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Third lapse in less than two weeks

Old 09-13-2001, 09:52 AM
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mindybadger
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Unhappy Third lapse in less than two weeks

I've been feeling like my partner was a time bomb ready to go off as he hasn't been working the program. He hasn't acted crazy or hasn't appeared to have drank a lot, but a lapse is a lapse. I guess my question will get answered on its own, but I'm wondering how long do I put up with this? I mean, not knowing what I'll find when I come home? Drunk or sober? Sober and angry/cold, mildly drunk and caring? Is it part of the process? Am I just being strung along like an idiot? I've been thinking that if he isn't working the program and continues to lapse, then I need to make other living arrangements. I went to an Alanon meeting last night in which I helped a few newcomers by my words, but when I got home I knew that he had lapsed again and I think lied about going to his AA meeting. I sort of fell apart. In the midst of all the world crises, it seems like he's giving up. He seemed to genuinely feel bad that I got so upset and apologized and says he wants to get better, but at what point do I throw in the towel? I know, I know. The answer is up to me, but it's so frustrating because I'm hurt, scared and confused. I guess I need to let my higher power take over the details of all this, right? I guess I'm having a lapse of my own in MY recovery as well. Thanks everyone.
 
Old 09-13-2001, 10:54 AM
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Hi Mindybadger,
I think it is safe to say that indecision is not a lapse in your own recovery. Part of an anon's recovery is discovering and evaluating their options. Then, when you choose to stay, it is from the stronger position of active choice, and not because you do not see any other way.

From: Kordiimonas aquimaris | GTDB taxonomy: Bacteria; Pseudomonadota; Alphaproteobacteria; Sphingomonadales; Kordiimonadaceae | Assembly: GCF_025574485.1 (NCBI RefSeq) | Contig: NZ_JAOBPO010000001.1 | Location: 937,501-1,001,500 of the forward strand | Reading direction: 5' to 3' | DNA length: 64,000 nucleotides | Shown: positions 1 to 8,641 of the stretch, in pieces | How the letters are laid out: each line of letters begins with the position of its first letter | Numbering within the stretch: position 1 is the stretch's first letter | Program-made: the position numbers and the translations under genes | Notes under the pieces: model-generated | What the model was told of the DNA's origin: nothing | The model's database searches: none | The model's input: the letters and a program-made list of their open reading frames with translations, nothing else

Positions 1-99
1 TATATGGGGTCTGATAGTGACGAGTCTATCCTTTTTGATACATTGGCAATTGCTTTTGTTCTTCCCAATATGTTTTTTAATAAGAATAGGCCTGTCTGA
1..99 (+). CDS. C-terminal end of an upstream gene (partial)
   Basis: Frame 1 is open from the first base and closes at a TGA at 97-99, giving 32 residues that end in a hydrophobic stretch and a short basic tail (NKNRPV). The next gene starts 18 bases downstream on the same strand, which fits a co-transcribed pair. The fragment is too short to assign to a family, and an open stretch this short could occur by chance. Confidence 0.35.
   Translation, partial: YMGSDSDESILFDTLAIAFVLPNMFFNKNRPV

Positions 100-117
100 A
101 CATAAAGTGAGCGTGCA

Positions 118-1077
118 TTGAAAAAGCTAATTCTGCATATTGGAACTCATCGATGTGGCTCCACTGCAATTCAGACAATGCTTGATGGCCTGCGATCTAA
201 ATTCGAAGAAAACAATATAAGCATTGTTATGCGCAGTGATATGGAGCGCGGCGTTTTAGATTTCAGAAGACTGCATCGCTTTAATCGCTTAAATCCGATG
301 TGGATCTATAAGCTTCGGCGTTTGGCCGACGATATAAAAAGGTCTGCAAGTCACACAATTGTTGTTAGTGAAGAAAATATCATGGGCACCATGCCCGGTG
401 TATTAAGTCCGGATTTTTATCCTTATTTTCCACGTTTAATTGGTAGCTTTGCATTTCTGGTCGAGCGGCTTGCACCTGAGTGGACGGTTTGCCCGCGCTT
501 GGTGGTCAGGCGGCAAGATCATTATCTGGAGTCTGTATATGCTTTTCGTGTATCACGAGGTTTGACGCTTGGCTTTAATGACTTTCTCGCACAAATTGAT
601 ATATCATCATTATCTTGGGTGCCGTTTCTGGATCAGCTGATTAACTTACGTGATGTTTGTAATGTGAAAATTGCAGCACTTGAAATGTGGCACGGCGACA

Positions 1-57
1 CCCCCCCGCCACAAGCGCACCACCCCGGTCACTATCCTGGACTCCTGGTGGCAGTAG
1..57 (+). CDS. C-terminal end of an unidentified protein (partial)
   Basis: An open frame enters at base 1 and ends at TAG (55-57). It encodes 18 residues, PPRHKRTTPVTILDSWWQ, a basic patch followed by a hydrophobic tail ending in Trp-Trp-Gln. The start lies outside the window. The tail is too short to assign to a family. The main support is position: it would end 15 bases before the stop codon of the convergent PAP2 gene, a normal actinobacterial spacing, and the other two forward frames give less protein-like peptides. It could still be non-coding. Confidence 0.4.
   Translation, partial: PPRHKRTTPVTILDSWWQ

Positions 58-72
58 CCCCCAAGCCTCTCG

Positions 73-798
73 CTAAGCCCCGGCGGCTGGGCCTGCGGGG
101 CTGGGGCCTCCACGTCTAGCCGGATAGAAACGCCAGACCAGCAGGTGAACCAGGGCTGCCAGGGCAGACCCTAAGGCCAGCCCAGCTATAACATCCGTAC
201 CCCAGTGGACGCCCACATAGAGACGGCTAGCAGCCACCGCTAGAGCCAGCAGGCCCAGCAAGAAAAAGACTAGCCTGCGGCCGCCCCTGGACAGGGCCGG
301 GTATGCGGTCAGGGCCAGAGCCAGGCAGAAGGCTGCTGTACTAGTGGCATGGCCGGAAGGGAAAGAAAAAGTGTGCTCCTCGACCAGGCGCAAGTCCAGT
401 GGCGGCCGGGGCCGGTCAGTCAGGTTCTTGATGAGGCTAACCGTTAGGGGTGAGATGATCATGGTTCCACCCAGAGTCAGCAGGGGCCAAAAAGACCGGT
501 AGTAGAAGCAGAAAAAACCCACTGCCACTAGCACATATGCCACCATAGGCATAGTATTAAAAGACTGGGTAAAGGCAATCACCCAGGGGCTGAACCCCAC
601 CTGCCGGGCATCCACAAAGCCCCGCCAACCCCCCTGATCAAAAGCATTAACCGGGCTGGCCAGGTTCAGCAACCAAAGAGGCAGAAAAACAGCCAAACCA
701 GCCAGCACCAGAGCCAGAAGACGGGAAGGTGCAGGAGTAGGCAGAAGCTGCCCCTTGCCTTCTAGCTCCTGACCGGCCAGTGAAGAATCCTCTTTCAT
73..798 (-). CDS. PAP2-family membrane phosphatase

And righto, my friend. You are the only one who knows when to call it quits. You are not a psychic, I presume, so there's no way you can know what he's ultimately going to do. And trust me... as concerns yourself, if he doesn't knock it off, the moment will come when you will have HAD IT. Nothing will be unclear to you then. So, go ahead and plot your escape route... you and I will both hope you don't have to use it.

Love,
Smoke
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Old 09-15-2001, 10:21 AM
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mindybadger
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Thanks Smoke. Sometimes I just wish I could magically be on my own and not have to worry about what he's going to do, and not having to put my relationship needs on hold. Yes, I'd be "alone", but lately it seems like being alone is the least painful times in my life. I guess I need a lot of time to myself to heal and work through things. This may sound silly and trivial, but my main concern right now in making a decision is my animals. I have a kitten, and an older cat, and we both consider ourselves the "owner"(?!) of our dog. I love that dog, and I don't want to give him up. If I have to though, I guess it's better than my sanity. Seems like a few odd things like that is keeping me from leaving. Yes, it has been a little bit better than it used to be, which is also holding me back. I feel you're right when you say I'll know when I've had enough. Maybe it's all a part of the divine plan? Anything is possible...thanks again for being there and I hope you're doing okay in the midst of the world chaos. Take care.
Peace and love,
Mindy
 
Old 09-15-2001, 02:55 PM
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HI Mindybadger...
Dino got a little bit better before he got a lot better. It's okay to hope.
Your concerns about your animals are not silly. (My cat says so.)
My thoughts are with you.

Smoke
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Old 10-16-2001, 10:03 PM
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Hi MindyBadger,